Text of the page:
Go to Battle, Dude!
According to the article, Australia is experiencing a 'renaissance in family values', with The Sunday Telegraph February 2010 reporting that "98.8% of [Dads] can't wait to get home to our families every day, ranking them ahead of wealth, possession and career in the important things of life." A DadsClub survey revealed that "When it came to the responsibility of work, many men felt trapped by work and wanted to spend more time with the family/friends, even if that meant downsizing or re-locating. As husbands get older many become more cynical about work. And whilst it serves to provide us money, we become increasingly jaded by the sheer fact of our dependency on it, often at the expense of time with our loved ones."
That last quote was precisely what I was most worried about when I thought about marrying and having children - before I met Amy and we solved the problem with ESP. I'd already decided I would rather downsize than consider my work to be my identity and sole purpose, and I'd done it as a single guy so that I could spend more time with friends, with my own parents/brother/sisters, and just having fun. My balance was well worth the price! I think there are more men out there who feel similarly. It just isn't particularly fashionable (yet) to say so. Which makes me all the more enthusiastic about this Australian DadsClub article.
The rest of the article focuses on how fathers could do well to bone up on their negotiation skills - both so that they can approach their bosses successfully when they want to downsize or flex their schedules to get those balanced lives, and so that they can harmoniously step up to their share of the responsibilities (and fun) at home and with the kids.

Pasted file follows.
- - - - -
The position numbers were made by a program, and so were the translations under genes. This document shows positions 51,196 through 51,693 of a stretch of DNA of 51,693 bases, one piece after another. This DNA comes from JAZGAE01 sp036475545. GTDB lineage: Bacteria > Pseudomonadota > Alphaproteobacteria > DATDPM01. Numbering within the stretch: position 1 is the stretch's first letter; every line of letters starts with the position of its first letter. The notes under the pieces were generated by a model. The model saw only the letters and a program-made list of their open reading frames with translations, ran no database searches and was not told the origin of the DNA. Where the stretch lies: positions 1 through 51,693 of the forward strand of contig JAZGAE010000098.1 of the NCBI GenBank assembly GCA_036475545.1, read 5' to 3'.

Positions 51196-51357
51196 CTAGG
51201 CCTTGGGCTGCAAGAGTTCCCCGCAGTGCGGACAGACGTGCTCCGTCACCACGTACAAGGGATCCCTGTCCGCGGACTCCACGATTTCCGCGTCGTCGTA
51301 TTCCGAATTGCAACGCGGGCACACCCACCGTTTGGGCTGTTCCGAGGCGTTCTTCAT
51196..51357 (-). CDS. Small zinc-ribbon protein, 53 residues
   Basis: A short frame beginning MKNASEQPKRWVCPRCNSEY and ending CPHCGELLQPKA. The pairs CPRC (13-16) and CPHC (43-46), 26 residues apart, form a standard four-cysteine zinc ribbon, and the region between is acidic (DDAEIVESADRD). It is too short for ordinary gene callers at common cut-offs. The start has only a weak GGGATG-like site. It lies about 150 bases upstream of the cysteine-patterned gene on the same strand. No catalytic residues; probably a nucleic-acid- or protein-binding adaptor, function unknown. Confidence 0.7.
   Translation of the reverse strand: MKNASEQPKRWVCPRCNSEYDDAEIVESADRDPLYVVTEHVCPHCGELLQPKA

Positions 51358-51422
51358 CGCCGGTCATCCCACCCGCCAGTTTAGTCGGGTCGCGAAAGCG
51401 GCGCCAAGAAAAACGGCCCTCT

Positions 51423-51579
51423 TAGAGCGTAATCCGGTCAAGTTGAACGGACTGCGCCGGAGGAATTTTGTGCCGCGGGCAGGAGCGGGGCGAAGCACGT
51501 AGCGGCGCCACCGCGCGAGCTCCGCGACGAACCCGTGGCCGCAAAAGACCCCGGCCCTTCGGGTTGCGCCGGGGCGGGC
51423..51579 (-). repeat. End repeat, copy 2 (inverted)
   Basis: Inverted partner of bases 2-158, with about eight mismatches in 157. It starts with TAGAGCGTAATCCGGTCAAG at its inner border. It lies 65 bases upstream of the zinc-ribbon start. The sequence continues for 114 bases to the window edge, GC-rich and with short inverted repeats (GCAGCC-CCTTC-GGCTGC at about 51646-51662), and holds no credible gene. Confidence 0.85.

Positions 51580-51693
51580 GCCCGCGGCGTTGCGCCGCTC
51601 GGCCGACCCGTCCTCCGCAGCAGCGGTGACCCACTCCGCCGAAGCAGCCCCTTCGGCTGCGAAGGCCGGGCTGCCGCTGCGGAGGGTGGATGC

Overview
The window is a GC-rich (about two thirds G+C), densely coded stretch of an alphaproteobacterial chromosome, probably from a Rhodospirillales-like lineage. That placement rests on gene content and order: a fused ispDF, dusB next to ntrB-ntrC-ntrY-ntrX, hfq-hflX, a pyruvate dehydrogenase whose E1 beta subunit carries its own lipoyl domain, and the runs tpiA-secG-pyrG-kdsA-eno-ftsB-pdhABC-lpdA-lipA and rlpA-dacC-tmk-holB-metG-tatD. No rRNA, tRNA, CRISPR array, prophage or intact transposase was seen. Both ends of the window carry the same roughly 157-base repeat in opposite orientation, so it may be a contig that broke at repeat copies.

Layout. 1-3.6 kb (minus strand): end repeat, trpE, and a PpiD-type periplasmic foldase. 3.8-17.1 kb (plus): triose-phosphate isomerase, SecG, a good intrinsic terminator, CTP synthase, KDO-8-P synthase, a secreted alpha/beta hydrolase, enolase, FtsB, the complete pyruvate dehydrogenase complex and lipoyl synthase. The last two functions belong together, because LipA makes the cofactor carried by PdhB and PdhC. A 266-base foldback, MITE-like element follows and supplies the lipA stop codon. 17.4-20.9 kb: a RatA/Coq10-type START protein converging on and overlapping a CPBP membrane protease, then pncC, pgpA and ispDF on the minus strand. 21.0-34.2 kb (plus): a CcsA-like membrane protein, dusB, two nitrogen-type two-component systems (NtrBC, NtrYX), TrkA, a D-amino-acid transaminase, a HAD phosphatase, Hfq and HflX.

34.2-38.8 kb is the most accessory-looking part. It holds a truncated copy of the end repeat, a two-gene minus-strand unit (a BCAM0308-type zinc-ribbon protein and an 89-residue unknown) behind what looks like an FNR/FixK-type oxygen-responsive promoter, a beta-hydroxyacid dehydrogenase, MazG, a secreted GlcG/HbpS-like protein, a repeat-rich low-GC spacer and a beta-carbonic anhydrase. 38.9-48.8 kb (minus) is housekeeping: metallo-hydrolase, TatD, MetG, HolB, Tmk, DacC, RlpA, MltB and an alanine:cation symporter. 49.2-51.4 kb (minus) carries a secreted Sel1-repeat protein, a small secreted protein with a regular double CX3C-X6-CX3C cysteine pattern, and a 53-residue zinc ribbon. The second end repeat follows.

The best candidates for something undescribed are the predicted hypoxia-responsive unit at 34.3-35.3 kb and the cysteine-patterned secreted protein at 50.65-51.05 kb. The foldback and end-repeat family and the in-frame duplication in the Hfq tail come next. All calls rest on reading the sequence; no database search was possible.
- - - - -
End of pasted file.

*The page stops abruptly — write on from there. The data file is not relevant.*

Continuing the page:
This last point is a good one. As men, we can't expect to enjoy more time at home without picking up our share of the chores and not-so-fun stuff. We need to earn our partners' trust in this area and work to help our partners make space for us to become true equals in decision-making and responsibility by becoming fully competent at everything it takes to run a home and raise our kids. Simply being home more isn't going to cut it. If we want to have a chance at lasting, happy balance, we need to step in as full partners - and learn to love doing our part without expecting (or wanting) direction.
The article concludes with a few thoughts that made me smile extra wide:
"Because truly equally shared parenting is a relatively new concept in today's families, Dads lack role models. When fatherless-ness costs the Australian economy $13 billion per annum it is not surprising that society is championing for more balance in the parenting equation. To truly optimize the balance of both worlds, work and home, dads need to posses heightened negotiation skills. Go to battle, dude!"